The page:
bound up with and thus plainly an aspect of the contract itself."  C&S Industries, Inc.,
158 NLRB 454, 459 (1966).  The MLRB held that the issues raised by the coverage
changes were not contained in the agreements and the City was not in a position to
argue whether or not the changes caused an impact because it has not met with the
Union to educate itself on the potential impact.  The MLRB relies on an earlier ruling in
East Millinocket Teacher's Assoc. v. East Millinocket School Committee, No. 79-24 (1979)
where it cautioned bargaining agents to meet even when there are doubts as to the
sufficiency of the impact.  "[W]e think it would be safer and wiser for a party to meet
when requested even if it has doubts about the duty to meet.  Since a misunderstanding
of the law or of the facts of a clear request . . . will not excuse the duty to meet, a party
should therefore not lightly undertake the decision to refuse to meet when requested
by a 10-day letter."  Id. at 10.
     The City's second argument is based on the fact that a third party, MMEHT,
made the decision to change the health insurance coverage and because the decision
was not made unilaterally by the City, it has no obligation to meet.  The MLRB pointed
to several instances in its decision where forces outside the scope of the bargaining
relationship have triggered the requirement to negotiate the impact, including changes

in laws, regulations and Supreme Court decisions.  The MLRB also drew the distinction
between negotiating the decision or the event and negotiating the impact of the event.
The Law Court recognized this distinction in City of Bangor v. AFSCME, Council 74,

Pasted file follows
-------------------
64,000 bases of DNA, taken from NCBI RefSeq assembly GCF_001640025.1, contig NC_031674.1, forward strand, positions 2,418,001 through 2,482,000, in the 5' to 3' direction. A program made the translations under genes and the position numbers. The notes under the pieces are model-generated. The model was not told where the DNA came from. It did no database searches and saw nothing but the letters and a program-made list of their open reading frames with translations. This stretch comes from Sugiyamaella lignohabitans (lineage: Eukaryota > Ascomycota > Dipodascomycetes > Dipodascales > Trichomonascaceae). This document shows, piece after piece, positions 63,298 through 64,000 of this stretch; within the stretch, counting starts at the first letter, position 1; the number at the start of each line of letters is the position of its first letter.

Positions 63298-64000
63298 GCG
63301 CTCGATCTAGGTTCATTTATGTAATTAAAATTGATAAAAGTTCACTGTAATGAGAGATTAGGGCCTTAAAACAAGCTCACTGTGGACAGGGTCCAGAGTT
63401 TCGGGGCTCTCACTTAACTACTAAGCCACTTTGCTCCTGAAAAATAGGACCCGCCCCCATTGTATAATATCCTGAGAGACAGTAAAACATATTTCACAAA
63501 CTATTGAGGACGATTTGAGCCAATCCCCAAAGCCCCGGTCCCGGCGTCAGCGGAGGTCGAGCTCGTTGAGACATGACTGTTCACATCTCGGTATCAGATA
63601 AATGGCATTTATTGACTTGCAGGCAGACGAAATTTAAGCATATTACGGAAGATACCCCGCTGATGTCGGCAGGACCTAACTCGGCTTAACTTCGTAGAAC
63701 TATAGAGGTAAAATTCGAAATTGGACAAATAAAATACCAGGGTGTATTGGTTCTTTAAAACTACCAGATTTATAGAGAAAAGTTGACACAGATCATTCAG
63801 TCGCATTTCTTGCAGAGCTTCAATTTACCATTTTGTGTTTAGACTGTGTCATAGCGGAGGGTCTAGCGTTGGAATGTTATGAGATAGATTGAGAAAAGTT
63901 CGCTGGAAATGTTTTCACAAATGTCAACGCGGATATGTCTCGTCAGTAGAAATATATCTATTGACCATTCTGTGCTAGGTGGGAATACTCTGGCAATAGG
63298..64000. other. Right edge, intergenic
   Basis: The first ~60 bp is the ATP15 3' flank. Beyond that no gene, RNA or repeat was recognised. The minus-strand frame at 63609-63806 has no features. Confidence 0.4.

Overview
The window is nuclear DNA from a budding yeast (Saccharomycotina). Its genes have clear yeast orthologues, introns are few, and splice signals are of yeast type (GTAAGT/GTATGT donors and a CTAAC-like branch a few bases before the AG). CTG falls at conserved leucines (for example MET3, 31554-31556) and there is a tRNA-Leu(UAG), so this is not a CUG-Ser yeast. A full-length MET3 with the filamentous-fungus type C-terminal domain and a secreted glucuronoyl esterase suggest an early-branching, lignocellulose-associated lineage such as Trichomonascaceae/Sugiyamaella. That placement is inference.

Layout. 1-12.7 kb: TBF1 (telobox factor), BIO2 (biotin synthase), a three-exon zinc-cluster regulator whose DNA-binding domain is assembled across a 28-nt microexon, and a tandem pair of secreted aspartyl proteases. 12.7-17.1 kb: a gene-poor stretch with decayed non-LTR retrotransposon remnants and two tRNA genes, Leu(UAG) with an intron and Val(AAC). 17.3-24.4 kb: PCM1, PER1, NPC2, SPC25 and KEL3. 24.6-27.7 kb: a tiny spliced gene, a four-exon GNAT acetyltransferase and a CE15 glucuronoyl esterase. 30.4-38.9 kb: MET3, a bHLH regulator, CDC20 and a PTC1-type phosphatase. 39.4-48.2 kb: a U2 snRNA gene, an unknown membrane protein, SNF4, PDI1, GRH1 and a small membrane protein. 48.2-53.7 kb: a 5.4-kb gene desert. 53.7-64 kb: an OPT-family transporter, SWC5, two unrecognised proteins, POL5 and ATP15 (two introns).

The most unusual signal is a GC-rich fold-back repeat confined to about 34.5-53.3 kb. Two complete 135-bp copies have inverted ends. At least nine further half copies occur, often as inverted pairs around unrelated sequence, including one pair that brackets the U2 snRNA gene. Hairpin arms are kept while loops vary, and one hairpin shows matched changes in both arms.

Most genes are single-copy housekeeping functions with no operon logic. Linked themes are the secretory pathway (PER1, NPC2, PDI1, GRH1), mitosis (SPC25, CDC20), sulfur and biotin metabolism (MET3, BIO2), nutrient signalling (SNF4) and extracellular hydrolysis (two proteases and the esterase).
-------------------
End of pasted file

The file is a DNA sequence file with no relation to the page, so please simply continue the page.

449 A.2d 1129 (Me. 1982) where it held that the parties were foreclosed from negotiating the
actual discharge of employees, but not the impact of those discharges.  Id. at 1134-1135.
     Collective bargaining as defined by BLACK'S LAW DICTIONARY (7th ed.), quoting
Benjamin J. Taylor and Fred Whitney, Labor Relations Law 3 (1971):
     . . . means the joint determination by employees and employers of the
     problems of the employment relationship . . . .  The advent of collective
     bargaining does not give rise to these problems.  Rather they are
     germane to the industrial relations environment, and exists with or
     without unionization.
The term "impact" as it would appear in the phrase "impact bargaining" would appear to
take the definition of "the force exerted by the influence of new ideas." as a noun.
OXFORD AMERICAN DICTIONARY, 1980.  The court declines to accept the rationale of the
City that because it is in possession of all the details of its employees necessary for
determining the impact of a change in health insurance coverage as conclusive of the
issue.  The function of the statute is to cause the parties to communicate to determine
whether there is an impact since the request by the bargaining unit for such a meeting
would imply that the unit believes that an impact exists.  Meeting for purposes of
determining the existence, nature or extent of an impact does not invoke a requirement
that the employer make a concession only that it recognize the allegation of a problem,
i.e., an impact by the change, from whatever source.
     It seems fairly clear from the statute and the MLRB precedent that the City is
obligated to sit down with the Union and discuss the impact of the health insurance
changes.  Even if those discussions reveal a negligible or de minimis impact, as the

MLRB decision anticipates, the duty to negotiate in good faith places a mandate on the
City that the MLRB decision seeks to enforce and that decision is based on reasonable
and competent evidence.
     For all the above reasons, the entry will be:
          Decision of the Maine Labor Relations Board in the matter of Local
     1650, IAFF, AFL-CIO-CLC v. City of Augusta, Maine Labor Relations
     Board case number 01-09 is AFFIRMED.

Dated:  May 3, 2002                         /s/____________________________________________
                                            Donald H. Marden
                                            Justice, Superior Court